LGBT people across England, Scotland and Wales have been getting married for up to four years now but marriage equality has still yet to be achieved in Northern Ireland. A number of separate attempts have been made to legalise the practice through legislation at Stormont, but so far all have been unsuccessful. These attempts include one vote where a majority of MLAs backed same-sex marriage but didn’t pass because of a unionist petition of concern. However it does appear that political leaders in Northern Ireland are beginning to change their tune as public opinion has shifted. Although the existing dispute goes largely down green and orange lines, some unionist politicians seem to be softening their stance.
In the 2015 the DUP and the UUP formed an informal electoral alliance whereby the parties agreed not to run candidates in certain constituencies so as not to split the unionist vote. The result of this, in collaboration with some other local factors, was that unionist candidates in two constituencies, namely Fermanagh and South Tyrone and East Belfast, defeated non-unionist incumbents. However, in the last few days it was announced that the DUP and the UUP will not pursue such a pact in the upcoming general election. This needs to be exploited by the republican movement before the opportunity passes.
After a short election campaign full of tense exchanges and talk of the collapse of the Good Friday Agreement, the results are in. The story from the election is complex but the immediate reaction is the following. Sinn Féin wagered that bringing down the executive, in my view justifiably, would curry favour with the electorate. This shows to have been a correct estimation as the party massively increased their share of the vote Alliance also gained and this is thought to have come from unionists who are disaffected with the DUP.
One of the many definitions of politics is that it is a collaborate effort between different social groups with the purpose of resolving disputes. As a result of this definition, a variety of government systems have been designed by political scientists, and many of these focus on the idea of consensus. Northern Ireland is a prime example of a consensus system, as opposed to the majoritarian system of Westminster. Consensus systems are designed to stop policy-making from occurring when there is no consensus. This mechanism is essentially to prevent one social group dominating another, but apparently some parts of Northern Irish civil society are unaware of this concept.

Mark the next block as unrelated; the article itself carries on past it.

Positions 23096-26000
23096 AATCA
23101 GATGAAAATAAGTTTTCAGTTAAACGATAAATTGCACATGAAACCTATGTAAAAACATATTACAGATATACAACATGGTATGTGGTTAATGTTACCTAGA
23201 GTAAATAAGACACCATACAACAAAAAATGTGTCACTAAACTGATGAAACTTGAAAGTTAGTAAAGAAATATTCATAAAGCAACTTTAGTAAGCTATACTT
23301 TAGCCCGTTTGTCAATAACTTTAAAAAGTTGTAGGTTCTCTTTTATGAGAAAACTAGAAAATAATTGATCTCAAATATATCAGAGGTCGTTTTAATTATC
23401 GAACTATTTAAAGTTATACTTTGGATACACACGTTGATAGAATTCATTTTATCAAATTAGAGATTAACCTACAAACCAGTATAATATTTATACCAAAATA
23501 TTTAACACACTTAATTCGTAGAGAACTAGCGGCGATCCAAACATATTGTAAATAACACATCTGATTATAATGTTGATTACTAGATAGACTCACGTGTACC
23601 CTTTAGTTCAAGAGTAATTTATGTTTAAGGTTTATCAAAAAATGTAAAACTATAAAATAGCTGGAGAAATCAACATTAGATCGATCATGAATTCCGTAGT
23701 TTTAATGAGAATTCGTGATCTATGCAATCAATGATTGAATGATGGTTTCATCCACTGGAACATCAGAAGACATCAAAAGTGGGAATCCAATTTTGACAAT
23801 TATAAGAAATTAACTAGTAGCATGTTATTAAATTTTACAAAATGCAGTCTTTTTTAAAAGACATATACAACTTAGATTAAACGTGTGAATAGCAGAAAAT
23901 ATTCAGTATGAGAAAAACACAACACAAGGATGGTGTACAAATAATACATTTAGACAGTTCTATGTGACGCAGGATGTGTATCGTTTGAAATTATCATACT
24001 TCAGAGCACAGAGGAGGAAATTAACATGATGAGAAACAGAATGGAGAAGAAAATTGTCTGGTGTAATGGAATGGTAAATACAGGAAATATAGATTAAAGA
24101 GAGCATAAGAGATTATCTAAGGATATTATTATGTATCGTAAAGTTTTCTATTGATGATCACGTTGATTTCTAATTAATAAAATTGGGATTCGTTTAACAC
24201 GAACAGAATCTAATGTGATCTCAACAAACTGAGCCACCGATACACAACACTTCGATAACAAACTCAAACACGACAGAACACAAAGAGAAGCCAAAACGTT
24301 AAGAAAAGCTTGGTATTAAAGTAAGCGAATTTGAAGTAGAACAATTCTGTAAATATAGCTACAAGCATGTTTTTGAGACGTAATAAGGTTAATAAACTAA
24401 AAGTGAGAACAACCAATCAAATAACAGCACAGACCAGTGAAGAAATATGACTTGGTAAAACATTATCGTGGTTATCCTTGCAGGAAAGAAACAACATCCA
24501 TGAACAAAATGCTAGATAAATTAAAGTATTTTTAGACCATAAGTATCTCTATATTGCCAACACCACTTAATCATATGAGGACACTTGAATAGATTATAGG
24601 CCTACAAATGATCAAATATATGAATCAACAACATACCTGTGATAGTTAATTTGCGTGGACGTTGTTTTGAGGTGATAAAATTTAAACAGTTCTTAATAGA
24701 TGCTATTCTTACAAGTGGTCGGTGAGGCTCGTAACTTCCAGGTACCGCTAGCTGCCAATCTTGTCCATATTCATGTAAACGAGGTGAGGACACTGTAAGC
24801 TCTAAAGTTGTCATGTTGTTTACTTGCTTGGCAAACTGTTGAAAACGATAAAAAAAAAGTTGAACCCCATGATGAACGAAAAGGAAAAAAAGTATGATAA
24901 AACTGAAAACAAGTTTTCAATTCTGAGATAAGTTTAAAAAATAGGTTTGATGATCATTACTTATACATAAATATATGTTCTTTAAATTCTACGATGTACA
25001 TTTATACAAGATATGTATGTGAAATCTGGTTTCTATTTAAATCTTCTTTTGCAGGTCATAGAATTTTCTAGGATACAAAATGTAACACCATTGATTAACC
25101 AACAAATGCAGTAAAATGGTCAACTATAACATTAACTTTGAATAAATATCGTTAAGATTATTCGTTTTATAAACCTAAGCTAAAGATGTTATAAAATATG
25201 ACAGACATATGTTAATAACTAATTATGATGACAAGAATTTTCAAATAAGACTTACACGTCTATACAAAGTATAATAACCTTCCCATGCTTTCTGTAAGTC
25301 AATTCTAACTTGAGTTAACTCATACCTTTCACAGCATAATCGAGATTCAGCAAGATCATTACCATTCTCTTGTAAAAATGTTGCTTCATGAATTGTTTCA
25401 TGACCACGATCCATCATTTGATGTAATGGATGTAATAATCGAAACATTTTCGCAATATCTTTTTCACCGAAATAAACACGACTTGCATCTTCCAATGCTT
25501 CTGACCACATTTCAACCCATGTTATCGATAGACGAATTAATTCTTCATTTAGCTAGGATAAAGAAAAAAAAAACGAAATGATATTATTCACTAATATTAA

The Northern Ireland Assembly held elections on Thursday and the final results have been announced. Unlike other pieces I have written about the elections in other parts of the UK, I want to focus on themes that emerged rather than breaking down the election along party lines. The headline is that that the DUP remains the largest party and Sinn Féin finished second. This will probably result in a similar political settlement as before the election, which may well lead to the same stalemate, but the specific results show that there is a growing hostility towards the traditional parties.
I’m going to preface this article by saying that I am not from Northern Ireland, I have never lived in Northern Ireland and I have never even visited the place. I’m also going to declare my support for the unification of Ireland in line with Ulster’s republican parties such as Sinn Féin and the SDLP. Nevertheless I am now going to defend the British imperialism-apologists also known as the DUP and the UUP because what Northern Ireland Secretary Theresa Villiers said at the Tory Party Conference today illustrated how she fundamentally doesn’t understand Northern Ireland.